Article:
Demi Lovato opened up about Mac Miller’s death and survivor’s guilt

“I’ve lost friends that were around my age, and those hurt so deeply because we’ve been in the trenches together,” she told Apple Music’s Zane Lowe.

LOS ANGELES, CA - JULY 14: Demi Lovato is seen at "Jimmy Kimmel Live" on July 14, 2022 in Los Angele...
RB/Bauer-Griffin/GC Images/Getty Images
Originally Published: 

Demi Lovato has endured a lot during her journey from Disney star to pop phenom. The singer has publicly struggled with disordered eating, her mental health, and her drug addiction. In 2018, she was hospitalized after suffering a heroin overdose that caused her to have three strokes, a heart attack, and blind spots in her vision. She’s now revealing that surviving the harrowing ordeal isn’t as simple as living through it — she’s also had to navigate complexities like survivor’s guilt.

In an upcoming interview with Zane Lowe on Apple Music, Billboard reports, Lovato discussed the hard emotions they had to deal with after her near-death experience. Just two months after their overdose, Mac Miller tragically died from an accidental overdose of fentanyl, cocaine, and alcohol. Miller’s death rocked the music world with deep sadness, and Lovato felt the loss in a personal way. She sings about it on “Dead Friends,” a song from her record Holy Fvck, which drops on Friday, Aug. 19.

“I’ve made friends of all ages. I’ve lost friends that were around my age, and those hurt so deeply because we’ve been in the trenches together,” she told Lowe. “I had a lot of survivor’s guilt after my overdose because … right after that, Mac Miller died, and it just put everything into perspective for me of, ‘That could have been you, that almost was you, and how are you going to live your life now?’ And it affected me a lot.”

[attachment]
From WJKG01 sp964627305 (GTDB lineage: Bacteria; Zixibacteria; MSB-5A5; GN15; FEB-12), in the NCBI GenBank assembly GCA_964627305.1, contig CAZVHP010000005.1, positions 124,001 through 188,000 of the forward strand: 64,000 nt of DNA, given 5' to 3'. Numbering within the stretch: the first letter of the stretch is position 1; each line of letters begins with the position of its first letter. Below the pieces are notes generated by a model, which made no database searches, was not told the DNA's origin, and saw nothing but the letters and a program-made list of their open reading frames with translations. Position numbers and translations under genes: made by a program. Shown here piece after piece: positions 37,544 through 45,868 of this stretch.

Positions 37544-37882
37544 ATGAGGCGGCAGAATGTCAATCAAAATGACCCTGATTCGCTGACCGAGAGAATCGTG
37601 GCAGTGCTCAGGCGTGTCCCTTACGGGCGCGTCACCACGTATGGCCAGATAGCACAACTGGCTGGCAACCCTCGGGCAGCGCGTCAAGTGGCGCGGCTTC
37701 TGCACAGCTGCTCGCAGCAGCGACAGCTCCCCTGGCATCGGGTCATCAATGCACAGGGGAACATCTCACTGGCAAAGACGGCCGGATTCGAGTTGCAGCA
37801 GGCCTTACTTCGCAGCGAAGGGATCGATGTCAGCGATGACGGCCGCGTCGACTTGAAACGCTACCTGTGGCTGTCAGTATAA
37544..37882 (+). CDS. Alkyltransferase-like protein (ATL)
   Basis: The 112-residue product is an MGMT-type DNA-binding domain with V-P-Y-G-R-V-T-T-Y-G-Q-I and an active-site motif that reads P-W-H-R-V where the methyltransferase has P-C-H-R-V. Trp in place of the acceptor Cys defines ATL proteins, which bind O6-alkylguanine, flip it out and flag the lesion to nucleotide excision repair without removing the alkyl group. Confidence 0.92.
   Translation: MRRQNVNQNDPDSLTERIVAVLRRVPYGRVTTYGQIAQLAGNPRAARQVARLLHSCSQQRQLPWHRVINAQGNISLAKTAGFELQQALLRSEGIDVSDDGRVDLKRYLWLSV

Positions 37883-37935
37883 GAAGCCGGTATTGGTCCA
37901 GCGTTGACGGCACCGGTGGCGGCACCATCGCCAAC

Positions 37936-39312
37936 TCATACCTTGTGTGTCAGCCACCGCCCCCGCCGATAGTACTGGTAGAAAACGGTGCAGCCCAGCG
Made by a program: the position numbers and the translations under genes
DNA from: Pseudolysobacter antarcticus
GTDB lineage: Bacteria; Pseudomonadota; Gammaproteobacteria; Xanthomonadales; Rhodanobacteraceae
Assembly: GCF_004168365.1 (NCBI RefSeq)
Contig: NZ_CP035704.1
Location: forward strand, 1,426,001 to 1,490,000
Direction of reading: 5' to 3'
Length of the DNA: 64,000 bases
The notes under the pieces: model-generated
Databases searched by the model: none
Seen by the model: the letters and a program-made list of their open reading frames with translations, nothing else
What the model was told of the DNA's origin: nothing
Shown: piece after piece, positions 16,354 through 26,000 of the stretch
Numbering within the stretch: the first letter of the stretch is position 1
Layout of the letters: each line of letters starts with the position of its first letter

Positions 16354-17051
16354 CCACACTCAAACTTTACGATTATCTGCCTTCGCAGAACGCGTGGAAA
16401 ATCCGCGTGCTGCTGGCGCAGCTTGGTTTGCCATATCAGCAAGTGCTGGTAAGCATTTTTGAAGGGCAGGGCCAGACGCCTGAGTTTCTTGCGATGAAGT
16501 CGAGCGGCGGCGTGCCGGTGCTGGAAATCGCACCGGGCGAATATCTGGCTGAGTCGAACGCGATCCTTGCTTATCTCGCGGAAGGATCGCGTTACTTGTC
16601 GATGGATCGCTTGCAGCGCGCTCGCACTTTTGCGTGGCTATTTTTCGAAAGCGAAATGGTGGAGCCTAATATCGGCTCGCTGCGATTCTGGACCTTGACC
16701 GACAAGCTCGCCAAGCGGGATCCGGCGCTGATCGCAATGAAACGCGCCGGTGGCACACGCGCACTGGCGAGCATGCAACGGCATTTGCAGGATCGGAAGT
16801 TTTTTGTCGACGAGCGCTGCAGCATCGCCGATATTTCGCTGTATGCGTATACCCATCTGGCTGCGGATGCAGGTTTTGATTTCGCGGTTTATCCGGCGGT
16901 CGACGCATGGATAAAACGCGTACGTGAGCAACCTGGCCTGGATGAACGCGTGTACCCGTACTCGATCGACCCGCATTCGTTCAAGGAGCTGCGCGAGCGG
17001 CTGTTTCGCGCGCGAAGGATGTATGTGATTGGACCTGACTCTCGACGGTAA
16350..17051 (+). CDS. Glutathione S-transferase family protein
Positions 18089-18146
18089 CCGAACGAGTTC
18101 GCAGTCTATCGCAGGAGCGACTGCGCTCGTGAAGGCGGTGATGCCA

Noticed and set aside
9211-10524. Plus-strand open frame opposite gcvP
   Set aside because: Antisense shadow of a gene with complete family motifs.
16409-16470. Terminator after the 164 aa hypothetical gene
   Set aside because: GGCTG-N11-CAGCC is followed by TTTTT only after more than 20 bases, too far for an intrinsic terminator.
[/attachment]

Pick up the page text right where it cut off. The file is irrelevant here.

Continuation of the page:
Since Lovato’s overdose, she’s used her art and her visibility to talk about the issue. She released the single “Sober” in June 2018, and continued to speak about her journey in 2021 with her album, Dancing with the Devil...the Art of Starting Over, and a docuseries called Dancing with the Devil.

Lovato clearly attributes some of her hardships to having grown up a child star. She also revealed to Lowe that she doesn’t think that young teens should be inking intense contracts with record labels. “In your teens, people who aren’t in the spotlight are still trying to figure themselves out,” she explained. “They’re going to parties. They’re making mistakes. And it’s like, if you’re a 15-year-old and you’re making mistakes, it’s magnified. I don’t know. If I were to have kids and they came to me and said, ‘Mom, I want to be in the industry,’ I would have to say, ‘Please wait until you’re 18.’”

The singer also recently drew attention when she reintegrated she/her pronouns into her identity, after coming out as non-binary in 2021 and requesting to be referred to with they/them. Earlier this month, she visited the Spout podcast, during which they said they had “been feeling more feminine.” She continued, “I’m such a fluid person when it comes to my gender, my sexuality, my music, my creativity,” adding that when it comes to pronouns, “It’s just all about respect.” Lovato also revealed to Spout that she was sober for the entire creation of Holy Fvck, a wonderful achievement she is “so proud of.”